Beavers are known for their hard work, but prairie dogs can give these busy beavers a run for their money. These little guys build whole underground houses where hundreds of them take refuge.
Interesting facts about their homes
- They live in highly sophisticated colonies with underground burrows guarded by sentries.
- Their preferred habitat is low shrub meadows.
- They are “cornerstone species”, which means that their presence is critical to the entire ecosystem.
- They greet each other by showing their teeth.
- Their babies are called puppies.
What is a prairie dog?
Despite the name, it is not a dog. It is a burrowing rodent endemic to the western United States.
These burrowing cows are found in Texas, Wyoming, South Dakota, Montana, and other western and central states.
These rodents are known for their enchanting beauty, vast underground colonies, and loud barks that give them their name.
There are five species of prairie dogs: black-tailed, white-tailed, utah, Hannison, and Mexican.
Prairie dogs are a key species. According to Oxford Dictionary of Zoologya key species “has a disproportionately strong impact within a particular ecosystem, such that its removal would destabilize the ecosystem and could lead to further loss of species”.
Where do prairie dogs live?
Prairie dogs live in mixed and short pastures that are large enough to accommodate their vast colonies.
Home Sweet Home
Prairie dogs are highly social creatures and they build large colonies known as prairie dog cities. Each city has a series of associated underground burrows that they use to visit each other and hide from predators.
The city is very difficult. Each is divided into chambers and then into smaller chambers called “circles”. The word coterie is a French word meaning clique or club.
In prairie dog cities, the crowd consists of a male, up to four females, and prairie pups up to two years old. Some coteries may have 10 or more offspring.
Each burrow is guarded by a “watch” meadow dog, which barks to warn others of the impending danger. When the sentry barks, the rest of the prairie dogs dive into their burrow and wait for “everything is clear” to bark.
Where to see wild prairie dogs
Prairie Dog City: This sanctuary in Lubbock, Texas was the world’s first prairie dog sanctuary. Kennedy Clapp and his wife lived in Lubbock in 1931. The government recently conducted an atomic test near Lubbock, and the Clapps are concerned that the test could harm black-tailed prairie dog colonies (Cynomys ludovicianus). They founded Prairie Dog City with four dogs and two minks in a local park.
In 1935 it became part of the state parks system and moved to Mackenzie Park. Since then, Prairie Dog City has become one of Lubbock’s main attractions. It is also a refuge for burrowing owls that share burrows with prairie dogs. In 2004, local businesses undertook a major overhaul with improved parking, observation deck and ADA accessibility.
Arapaho National Wildlife Refuge: This national park in Colorado is home to many birds, waterfowl and mammals, including the prairie dog city and white-tailed prairie dog.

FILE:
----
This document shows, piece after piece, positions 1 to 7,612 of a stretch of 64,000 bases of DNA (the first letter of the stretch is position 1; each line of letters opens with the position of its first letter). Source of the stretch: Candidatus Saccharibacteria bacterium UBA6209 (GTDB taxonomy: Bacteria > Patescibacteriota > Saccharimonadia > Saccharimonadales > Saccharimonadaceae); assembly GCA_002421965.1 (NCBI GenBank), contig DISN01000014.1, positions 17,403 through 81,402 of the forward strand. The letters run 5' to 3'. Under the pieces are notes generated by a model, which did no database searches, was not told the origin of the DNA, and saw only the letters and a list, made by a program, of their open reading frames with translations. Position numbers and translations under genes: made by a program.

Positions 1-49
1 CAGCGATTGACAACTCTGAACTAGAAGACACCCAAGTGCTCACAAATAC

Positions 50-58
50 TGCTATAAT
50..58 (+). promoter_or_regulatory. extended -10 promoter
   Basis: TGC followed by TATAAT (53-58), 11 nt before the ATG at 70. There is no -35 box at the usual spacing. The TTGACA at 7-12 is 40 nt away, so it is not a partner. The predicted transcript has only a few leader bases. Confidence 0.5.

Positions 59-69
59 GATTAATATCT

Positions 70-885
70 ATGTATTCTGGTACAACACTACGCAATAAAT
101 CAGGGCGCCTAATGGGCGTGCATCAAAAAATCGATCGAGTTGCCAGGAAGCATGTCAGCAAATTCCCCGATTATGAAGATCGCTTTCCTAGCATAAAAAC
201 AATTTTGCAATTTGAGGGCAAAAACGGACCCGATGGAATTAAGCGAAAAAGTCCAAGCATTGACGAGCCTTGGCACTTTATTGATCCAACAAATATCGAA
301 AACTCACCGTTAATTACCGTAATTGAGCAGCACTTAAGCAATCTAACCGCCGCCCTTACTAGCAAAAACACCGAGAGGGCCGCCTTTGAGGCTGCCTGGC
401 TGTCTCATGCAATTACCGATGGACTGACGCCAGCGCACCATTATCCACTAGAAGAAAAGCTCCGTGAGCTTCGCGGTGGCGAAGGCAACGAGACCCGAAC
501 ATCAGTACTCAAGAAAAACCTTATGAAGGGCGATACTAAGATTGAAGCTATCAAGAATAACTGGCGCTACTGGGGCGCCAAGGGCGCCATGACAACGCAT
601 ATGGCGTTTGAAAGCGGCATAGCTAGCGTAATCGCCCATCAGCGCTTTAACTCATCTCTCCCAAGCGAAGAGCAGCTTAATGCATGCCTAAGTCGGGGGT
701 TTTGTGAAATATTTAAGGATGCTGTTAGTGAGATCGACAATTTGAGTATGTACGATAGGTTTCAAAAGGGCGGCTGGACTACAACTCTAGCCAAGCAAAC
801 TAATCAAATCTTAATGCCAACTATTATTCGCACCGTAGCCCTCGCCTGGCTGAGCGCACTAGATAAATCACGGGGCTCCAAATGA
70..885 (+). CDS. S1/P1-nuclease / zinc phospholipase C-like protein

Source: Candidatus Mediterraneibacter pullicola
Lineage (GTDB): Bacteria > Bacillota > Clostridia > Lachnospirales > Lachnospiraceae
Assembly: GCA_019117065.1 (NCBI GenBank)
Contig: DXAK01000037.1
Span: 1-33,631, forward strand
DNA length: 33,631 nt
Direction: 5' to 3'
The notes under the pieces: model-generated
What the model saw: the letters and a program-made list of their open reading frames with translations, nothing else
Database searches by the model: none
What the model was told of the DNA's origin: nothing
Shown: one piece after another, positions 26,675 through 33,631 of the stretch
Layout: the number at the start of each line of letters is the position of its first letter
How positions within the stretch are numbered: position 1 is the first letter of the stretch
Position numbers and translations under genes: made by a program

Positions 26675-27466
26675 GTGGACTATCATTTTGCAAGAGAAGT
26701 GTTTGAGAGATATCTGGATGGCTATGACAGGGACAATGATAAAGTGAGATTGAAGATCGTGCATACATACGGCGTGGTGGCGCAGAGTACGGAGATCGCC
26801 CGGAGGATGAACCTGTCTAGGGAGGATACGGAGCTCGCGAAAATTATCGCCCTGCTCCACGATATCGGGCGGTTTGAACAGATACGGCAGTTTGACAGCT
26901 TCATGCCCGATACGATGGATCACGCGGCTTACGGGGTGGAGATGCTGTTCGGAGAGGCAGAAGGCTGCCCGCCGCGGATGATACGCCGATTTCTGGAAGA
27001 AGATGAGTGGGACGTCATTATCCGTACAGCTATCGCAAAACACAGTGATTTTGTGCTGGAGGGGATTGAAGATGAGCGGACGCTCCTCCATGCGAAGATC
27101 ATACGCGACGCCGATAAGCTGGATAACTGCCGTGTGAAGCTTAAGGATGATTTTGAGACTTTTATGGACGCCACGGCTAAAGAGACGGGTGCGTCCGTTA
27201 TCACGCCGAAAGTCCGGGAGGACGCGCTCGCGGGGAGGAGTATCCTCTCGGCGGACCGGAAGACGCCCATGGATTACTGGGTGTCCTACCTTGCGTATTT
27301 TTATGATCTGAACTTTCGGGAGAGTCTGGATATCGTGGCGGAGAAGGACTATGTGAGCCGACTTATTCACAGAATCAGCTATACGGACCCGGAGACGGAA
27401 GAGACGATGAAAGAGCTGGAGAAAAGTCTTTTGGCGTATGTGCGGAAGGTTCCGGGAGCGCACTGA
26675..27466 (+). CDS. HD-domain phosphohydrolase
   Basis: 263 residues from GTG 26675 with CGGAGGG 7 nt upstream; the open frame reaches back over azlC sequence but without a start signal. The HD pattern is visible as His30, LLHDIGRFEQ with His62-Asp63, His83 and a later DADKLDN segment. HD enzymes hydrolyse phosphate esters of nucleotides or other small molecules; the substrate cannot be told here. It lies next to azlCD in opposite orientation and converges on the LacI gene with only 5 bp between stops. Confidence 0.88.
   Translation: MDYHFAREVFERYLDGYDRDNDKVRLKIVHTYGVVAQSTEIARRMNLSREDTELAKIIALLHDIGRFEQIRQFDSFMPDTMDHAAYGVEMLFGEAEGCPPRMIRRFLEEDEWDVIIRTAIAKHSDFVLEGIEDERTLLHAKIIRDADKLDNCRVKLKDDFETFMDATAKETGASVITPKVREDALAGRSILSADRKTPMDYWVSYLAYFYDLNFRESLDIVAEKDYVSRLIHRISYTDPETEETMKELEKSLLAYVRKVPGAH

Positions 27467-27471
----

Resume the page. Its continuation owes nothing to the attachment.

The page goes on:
Valles Caldera National Reserve: This wildlife sanctuary in New Mexico is home to a wide variety of wildlife. There are many Gunnison prairie dogs among its inhabitants.
Prairie dogs in zoos
Some zoos have established safe colonies where prairie dogs can dig and burrow as much as they please. These playful, busy rodents always grab the attention of visitors.
You can see these cute critters at the Southwick Zoo in Mendon, Massachusetts.
The Maryland Zoo in Baltimore has its own Prairie Dog City, full of black-tailed prairie dogs. In the spring of 2021, the zoo celebrated the birth of several puppies.
The St. Louis Zoo has a city of prairie dogs with black tailed prairie dogs. So is the Bergen County Zoo in New Jersey.
Are they endangered?
Gunnison’s black-tailed, white-tailed and prairie dogs are “of least concern” in terms of conservation status. Despite this status, conservationists emphasize the importance of maintaining healthy populations of prairie dogs. They highlight the fact that their numbers have declined and that their populations are still under threat. The Utah prairie dog and the Mexican prairie dog are endangered.
Next: are coyotes dangerous to humans?
FAQ (Frequently Asked Questions)
What is the name of the prairie dog house?
This is the city of prairie dogs. Within the city, each circle or family guards an area of approximately one acre.
Are prairie dogs aggressive towards humans?
Like other rodents, they are very intelligent and playful. They are not aggressive towards people because they are afraid of us. Like their squirrel cousins, they are used to living among humans, but they are not pets. You must enjoy them from a distance.
How many prairie dogs live in each city?
There may be hundreds or even thousands of residents in a city. Each party includes several females and all young puppies. When the puppies are two years old, they leave the party and start their own family. The largest recorded city was 100 by 250 miles in size and was home to 400 million prairie dogs.
Are prairie dogs the same as marmots?
No, they are not. Marmots are also rodents, but they are much larger than prairie dogs and do not form complex colonies. Marmots live alone, and prairie dogs are very sociable.
Are they the same as gophers?
Gophers are also rodents and also dig holes, but they are not the same animal. Prairie dogs are about the size of a rabbit, and gophers are about the size of squirrels.
There are also differences in how everyone uses their habitat. Gophers spend most of their time underground, while prairie dogs prefer to spend time above ground. They enter their burrows only to hide from predators and other threats.